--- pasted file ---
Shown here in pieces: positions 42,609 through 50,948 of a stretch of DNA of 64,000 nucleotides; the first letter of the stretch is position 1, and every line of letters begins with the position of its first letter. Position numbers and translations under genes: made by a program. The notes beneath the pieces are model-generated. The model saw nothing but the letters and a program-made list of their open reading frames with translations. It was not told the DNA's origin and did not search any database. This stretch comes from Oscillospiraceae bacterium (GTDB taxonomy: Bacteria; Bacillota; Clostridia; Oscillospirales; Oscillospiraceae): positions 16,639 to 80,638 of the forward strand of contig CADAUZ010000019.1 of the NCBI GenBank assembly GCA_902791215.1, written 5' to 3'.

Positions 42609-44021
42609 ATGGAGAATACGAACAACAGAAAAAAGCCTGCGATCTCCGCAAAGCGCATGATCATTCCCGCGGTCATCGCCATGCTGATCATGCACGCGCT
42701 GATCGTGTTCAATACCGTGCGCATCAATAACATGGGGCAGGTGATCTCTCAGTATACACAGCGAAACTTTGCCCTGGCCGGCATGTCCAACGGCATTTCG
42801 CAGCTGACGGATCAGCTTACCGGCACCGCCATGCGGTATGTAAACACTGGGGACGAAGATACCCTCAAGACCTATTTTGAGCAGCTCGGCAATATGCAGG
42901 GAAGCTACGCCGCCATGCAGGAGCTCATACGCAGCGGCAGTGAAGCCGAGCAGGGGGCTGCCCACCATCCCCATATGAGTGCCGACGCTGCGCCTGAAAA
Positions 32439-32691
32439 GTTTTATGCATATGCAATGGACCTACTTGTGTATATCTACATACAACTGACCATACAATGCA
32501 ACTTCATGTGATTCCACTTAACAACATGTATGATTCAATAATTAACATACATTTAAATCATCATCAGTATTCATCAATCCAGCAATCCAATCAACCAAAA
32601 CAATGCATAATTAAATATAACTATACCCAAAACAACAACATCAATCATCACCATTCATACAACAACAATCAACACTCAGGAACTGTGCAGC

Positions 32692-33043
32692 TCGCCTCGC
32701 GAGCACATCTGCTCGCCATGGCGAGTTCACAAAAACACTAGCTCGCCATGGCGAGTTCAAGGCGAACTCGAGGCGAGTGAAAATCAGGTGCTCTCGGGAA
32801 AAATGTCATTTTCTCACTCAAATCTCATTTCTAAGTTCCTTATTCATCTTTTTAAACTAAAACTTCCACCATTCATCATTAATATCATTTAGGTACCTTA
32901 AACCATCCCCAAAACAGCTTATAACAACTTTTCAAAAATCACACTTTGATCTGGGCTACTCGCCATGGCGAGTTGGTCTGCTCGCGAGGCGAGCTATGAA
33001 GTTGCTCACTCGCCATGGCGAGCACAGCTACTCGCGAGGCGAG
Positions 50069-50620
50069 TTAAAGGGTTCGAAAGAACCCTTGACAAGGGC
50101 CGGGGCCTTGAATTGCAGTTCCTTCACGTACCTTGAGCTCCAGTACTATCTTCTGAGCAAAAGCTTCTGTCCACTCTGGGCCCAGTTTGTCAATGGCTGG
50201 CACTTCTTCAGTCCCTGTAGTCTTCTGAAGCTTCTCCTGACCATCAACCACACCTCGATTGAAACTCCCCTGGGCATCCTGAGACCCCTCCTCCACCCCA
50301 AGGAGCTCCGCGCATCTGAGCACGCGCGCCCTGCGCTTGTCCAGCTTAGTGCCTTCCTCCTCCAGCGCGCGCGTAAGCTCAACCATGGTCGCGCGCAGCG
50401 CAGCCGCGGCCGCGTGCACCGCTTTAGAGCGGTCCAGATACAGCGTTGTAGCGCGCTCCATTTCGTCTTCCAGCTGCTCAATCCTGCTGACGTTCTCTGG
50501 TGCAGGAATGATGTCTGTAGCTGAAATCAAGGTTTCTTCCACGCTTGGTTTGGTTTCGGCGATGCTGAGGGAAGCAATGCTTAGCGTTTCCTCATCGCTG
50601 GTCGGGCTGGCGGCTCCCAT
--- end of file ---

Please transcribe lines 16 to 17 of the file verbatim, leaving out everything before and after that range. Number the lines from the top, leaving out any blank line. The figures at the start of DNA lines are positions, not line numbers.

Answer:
33001 GTTGCTCACTCGCCATGGCGAGCACAGCTACTCGCGAGGCGAG
Positions 50069-50620